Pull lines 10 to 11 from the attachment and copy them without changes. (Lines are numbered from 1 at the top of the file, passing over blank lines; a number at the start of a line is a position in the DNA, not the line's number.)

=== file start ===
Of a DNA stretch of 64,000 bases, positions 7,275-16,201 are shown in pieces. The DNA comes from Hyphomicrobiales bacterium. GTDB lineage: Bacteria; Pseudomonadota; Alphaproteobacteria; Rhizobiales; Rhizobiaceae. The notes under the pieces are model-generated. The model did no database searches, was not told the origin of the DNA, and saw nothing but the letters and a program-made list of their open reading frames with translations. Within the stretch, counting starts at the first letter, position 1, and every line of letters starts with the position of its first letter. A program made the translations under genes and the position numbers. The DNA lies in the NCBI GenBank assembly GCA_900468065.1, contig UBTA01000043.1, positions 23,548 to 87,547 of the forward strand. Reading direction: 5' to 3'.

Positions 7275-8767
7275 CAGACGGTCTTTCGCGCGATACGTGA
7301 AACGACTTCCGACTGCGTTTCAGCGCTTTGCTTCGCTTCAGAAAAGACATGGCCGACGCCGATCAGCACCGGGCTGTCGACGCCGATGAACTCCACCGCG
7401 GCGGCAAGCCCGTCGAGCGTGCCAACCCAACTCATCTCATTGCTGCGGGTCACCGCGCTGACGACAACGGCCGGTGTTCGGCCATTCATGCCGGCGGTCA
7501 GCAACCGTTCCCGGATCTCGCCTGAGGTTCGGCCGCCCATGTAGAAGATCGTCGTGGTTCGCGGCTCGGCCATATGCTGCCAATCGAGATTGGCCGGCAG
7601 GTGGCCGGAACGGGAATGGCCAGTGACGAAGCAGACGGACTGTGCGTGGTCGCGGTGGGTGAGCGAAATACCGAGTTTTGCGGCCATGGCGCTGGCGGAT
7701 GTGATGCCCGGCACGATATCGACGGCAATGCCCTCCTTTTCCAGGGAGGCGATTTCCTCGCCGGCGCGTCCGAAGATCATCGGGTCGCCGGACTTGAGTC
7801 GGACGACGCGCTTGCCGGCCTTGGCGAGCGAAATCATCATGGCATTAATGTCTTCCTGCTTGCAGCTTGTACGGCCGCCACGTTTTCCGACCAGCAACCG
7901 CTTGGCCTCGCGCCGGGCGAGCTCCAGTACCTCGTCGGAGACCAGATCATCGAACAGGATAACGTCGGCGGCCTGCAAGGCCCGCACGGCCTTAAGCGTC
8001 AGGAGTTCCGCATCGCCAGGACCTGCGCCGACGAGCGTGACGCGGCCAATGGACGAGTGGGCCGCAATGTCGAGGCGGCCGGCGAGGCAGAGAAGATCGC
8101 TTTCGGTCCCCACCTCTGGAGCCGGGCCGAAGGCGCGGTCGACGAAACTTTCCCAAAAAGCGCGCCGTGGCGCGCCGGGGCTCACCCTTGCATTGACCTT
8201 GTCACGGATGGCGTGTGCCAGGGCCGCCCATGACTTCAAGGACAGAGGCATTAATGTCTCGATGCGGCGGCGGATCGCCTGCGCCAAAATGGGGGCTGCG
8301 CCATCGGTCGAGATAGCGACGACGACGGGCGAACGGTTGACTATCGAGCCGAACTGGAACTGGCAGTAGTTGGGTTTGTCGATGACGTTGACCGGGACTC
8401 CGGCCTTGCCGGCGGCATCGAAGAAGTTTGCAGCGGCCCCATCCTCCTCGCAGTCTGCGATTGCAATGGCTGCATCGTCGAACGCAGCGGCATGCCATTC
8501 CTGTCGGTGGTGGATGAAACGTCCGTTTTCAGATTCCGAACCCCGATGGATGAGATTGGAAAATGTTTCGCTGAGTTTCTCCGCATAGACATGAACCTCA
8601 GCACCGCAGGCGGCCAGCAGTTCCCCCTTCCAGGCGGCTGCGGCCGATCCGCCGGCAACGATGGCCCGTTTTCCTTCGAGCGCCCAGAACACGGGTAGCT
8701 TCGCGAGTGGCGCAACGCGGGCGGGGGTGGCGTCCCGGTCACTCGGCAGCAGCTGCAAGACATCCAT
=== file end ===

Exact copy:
7901 CTTGGCCTCGCGCCGGGCGAGCTCCAGTACCTCGTCGGAGACCAGATCATCGAACAGGATAACGTCGGCGGCCTGCAAGGCCCGCACGGCCTTAAGCGTC
8001 AGGAGTTCCGCATCGCCAGGACCTGCGCCGACGAGCGTGACGCGGCCAATGGACGAGTGGGCCGCAATGTCGAGGCGGCCGGCGAGGCAGAGAAGATCGC